College

Auckland University, I do first year biomedical science as a premed. 80 undergrad med spots on offer and about 1400 applicants, you do the math. P. much have to get straight A+'s and a killer interview. First semester exams for me are on the 9th-15th of June. I have no life right now but plenty of sleep. Go figure.

EDIT:
MD's pro tips:
If you're doing an academic course (re: engineering/pre med/med/cojoint/law) GO OVER YOUR LECTURE MATERIAL THE NIGHT/EVENING AFTER YOUR LECTURES. Even if you don't write notes, just reading over after you've taken the lecture helps you retain so much more in like 15 minutes of extra effort per lecture.

Be responsible, get drunk (pretty much) ONLY in O-week (the week preceding the semester) and inter/mid semester breaks. Make the most of it and try get it out of your system but that doesn't give you a free pass to be an idiot either.

Get decent friends in the same or similar courses that share similar goals. It's a hell of a lot easier to study if you don't have people nagging you to go out n'shit, plus they'll probably be the more long term mates anyway.

APPLY FOR EVERY SCHOLARSHIP YOU ARE ELIGIBLE FOR EVEN IF YOU DON'T THINK YOU HAVE A FUCKING CHANCE AT GETTING. I got around $52k this way. Trust me, fill out those forms.

Adding to flareblitz' post, keep in shape. I go to the gym every second morning and it makes you feel like you've done so much more with your day.


BUT YOU CAN DISREGARD EVERYTHING I'VE SAID HERE, DRINK EVERY SECOND NIGHT, ADOPT THE MANTRA "C'S MAKE DEGREES" AND DON'T GO TO LECTURES IF YOU WANT TO TAKE A BA.
 
I guess I am not going to New Zealand for college so that particular school won't be a big problem for me. Good luck with your interview though.
 

FlareBlitz

Relaxed nature. Loves to eat.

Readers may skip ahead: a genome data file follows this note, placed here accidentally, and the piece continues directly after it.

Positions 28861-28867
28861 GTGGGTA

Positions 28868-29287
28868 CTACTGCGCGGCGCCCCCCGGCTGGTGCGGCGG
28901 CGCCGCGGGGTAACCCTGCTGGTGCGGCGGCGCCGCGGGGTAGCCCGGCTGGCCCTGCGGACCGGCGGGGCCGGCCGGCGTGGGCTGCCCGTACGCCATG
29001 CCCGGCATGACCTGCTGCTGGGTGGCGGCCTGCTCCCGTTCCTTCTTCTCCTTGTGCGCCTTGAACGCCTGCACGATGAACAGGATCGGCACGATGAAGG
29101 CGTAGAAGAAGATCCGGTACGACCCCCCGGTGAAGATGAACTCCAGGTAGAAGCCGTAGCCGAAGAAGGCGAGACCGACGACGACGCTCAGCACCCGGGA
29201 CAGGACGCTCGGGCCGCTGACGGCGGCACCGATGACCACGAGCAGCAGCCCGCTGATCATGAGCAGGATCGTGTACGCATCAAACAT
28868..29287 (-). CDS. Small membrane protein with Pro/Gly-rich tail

is a Tiering Contributor Alumnusis a Top Contributor Alumnusis a Past SPL Champion
College was excellent for me, and not so great for many of my friends (about a 75% dropout rate among my circle of friends). Here are a few tips for a successful experience:

1) Always go to class. Class is mostly optional in college, but fucking go. Seriously. Not only does it have a major impact on your understanding of the material, professors are MUCH more predisposed to help students they see often. Speaking of which...

2) Get to know your professors. You'll frequently see scary shit in syllabuses like "no make up work, ever" and "i won't budge your final grade by even 1/1000th of a percent". These only apply to people the professor does not know. Knowing your professor, visiting his/her office hours, and generally just taking advantage of their expertise will both help your understanding of material and, if the shit should hit the fan, give you a pretty good chance of salvaging a good grade.

3) There will be plenty of alcohol. Gallons. Please drink responsibly. Especially if it's a greek party, and doubly especially if you are female. The worst shit I've seen has gone down in situations with too much alcohol and too little sense. My recommendation is to stay sober for your first party, scope out which of your friends can handle their alcohol, and then buddy up with them in the future. That way not all of you are too drunk to keep an eye of each other.

4) There will be lots of sex, if you're even decently confident with women. If you're the forever alone type, please take this opportunity to read up on some PUA material. Start with the body language stuff, avoid the large amount of sexist material. College is a great place to build confidence - it's way less cliquey than high school, so you can make excellent first impressions. Wear a fucking condom.

5) Keep in shape. Most freshmen gain 10 - 15 lbs. Almost all campuses have some sort of workout center, so make sure you get into the habit of going there frequently. Also scope out the on-campus food places that serve healthy food and make a habit of eating there. Good habits formed at college greatly inform your habits in your career and beyond, so make being healthy a priority.
 
That sounds great. Where did you go?

Wow, a 75% dropout rate. I don't think I can even list anyone I know who's dropped out of college. Most people I know say it's easier than high school.
 

Eraddd

One Pixel
is a Forum Moderator Alumnusis a Smogon Media Contributor Alumnus
Going to Simon Fraiser University next fall and still trying to figure out how the fuck to organize my time table.